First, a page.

Online purchases drive China’s express market hike

05 / 12 / 2013

  • Internet purchases accounted for an estimated 60 per cent of the 5.69 billion parcels that express firms moved in 2012

    Internet purchases accounted for an estimated 60 per cent of the 5.69 billion parcels that express firms moved in 2012

THE warnings from those pessimists who spotted a structural downturn in China’s slowdown apparently failed to reach the country’s consumers or the carriers who are looking to deliver their purchases.

The express market in China has expanded at a blistering pace, driven largely by on-line shopping, writes Ian Putzger.

Purchases over the internet accounted for an estimated 60 per cent of the 5.69 billion parcels that express firms moved in 2012, according to China’s State Post Bureau. For 2013, the bureau has estimated a volume around the eight billion mark, well north of 30 per cent growth.

Most of this avalanche goes by truck (about 80 per cent), but about 15 per cent is moved by air, according to the China e-Business Research Center.

This momentum has prompted some of the country’s large international carriers to pay more heed to the domestic arena.

For example, in May, China Southern Airlines unveiled its ‘A-Class Express’, an offering that allows customers to book specific flights. The service kicked off with a network of 12 cities across China and has kept expanding ever since. From December, Guiyang was added, bringing the tally to 17 cities in China.

The express bonanza arguably wrought the biggest move at Air China Cargo. What used to be an all-B747 line-up when it came to freighters took on a decidedly different complexion in late November with the arrival of the first of four converted B757-200 cargo aircraft.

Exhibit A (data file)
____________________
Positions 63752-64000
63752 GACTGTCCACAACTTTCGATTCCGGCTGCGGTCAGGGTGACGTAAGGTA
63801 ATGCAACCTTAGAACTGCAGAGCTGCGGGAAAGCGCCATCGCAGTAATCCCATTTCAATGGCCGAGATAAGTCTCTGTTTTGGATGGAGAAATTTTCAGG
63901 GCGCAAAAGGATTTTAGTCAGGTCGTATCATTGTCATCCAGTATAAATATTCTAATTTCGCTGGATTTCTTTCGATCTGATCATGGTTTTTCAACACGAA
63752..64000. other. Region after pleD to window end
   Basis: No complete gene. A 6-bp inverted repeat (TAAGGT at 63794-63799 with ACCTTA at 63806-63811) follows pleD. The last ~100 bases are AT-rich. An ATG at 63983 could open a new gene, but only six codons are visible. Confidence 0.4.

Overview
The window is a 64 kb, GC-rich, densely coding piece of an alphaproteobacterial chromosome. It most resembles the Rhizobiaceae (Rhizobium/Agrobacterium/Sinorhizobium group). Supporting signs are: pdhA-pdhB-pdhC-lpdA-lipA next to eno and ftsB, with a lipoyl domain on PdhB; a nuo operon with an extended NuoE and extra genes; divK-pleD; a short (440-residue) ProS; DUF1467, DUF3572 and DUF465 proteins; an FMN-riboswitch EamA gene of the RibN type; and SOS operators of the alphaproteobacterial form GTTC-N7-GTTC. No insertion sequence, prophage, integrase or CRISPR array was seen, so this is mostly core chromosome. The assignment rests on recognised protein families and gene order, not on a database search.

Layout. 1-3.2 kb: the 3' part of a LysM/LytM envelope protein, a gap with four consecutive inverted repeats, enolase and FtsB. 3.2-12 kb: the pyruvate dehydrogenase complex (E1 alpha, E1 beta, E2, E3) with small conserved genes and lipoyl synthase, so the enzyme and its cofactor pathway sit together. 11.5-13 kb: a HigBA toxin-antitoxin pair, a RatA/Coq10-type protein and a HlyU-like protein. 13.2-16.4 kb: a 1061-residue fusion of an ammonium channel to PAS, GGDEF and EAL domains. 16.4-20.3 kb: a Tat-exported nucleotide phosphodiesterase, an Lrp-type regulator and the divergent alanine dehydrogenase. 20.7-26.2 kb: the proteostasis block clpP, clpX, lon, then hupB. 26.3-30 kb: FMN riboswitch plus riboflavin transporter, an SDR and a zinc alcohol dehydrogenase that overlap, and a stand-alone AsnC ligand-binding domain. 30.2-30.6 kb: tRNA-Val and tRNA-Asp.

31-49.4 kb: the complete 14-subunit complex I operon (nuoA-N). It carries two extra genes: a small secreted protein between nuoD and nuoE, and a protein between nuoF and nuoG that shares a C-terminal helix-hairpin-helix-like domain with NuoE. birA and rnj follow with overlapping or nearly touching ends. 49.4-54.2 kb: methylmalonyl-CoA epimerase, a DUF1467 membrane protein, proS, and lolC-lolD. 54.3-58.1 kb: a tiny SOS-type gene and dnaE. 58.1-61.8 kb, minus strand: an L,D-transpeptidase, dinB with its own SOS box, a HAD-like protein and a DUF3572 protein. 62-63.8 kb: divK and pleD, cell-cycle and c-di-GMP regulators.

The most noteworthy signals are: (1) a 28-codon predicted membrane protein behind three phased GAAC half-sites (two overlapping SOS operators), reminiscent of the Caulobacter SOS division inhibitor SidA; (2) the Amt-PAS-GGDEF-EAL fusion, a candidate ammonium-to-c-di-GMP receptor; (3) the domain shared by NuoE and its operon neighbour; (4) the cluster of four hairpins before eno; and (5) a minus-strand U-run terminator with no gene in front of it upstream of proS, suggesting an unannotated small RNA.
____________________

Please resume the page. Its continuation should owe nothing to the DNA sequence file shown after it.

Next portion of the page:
These ‘planes are designated for the domestic arena –first and foremost to perform overnight linehaul for China Postal Airlines, a joint venture between China Post and China Southern Airlines with 18 B737 freighters to its name.

“Once we are used to the B757, we will consider using it to feed cargo from various points in China to our freighter hub in Shanghai,” remarks Titus Diu, chief operating officer of Air China Cargo.

The airline was due to add a second freighter type to its fleet in December with the arrival of the first of eight B777-200Fs on order. That aircraft is scheduled to enter service at the beginning of January, flying from Shanghai to Frankfurt.

According to the current schedule, Air China Cargo should have five B777 freighters in action by the third quarter of 2014, with three more to come on board the following year.

The order for eight B777 freighters – placed late in 2012 – was tied into an agreement with Boeing that the plane-maker would take back Air China Cargo’s B747-400BCFs, leaving the carrier with three B747-400 production freighters.

These have been deployed mostly on regional routes, chiefly to Japan and Taiwan. According to Diu, the airline currently is the largest freighter operator between Shanghai and Japan, with five weekly flights each to Osaka and Tokyo.

In the coming months Air China Cargo’s B777 freighters will chiefly ply the trade routes to Europe. This will allow the carrier to maximise revenues by inserting stops in Chengdu, Chongqing and Zhengzhou, Diu says.

Read Ian Putzger's full piece in Air Cargo News 16 December 2013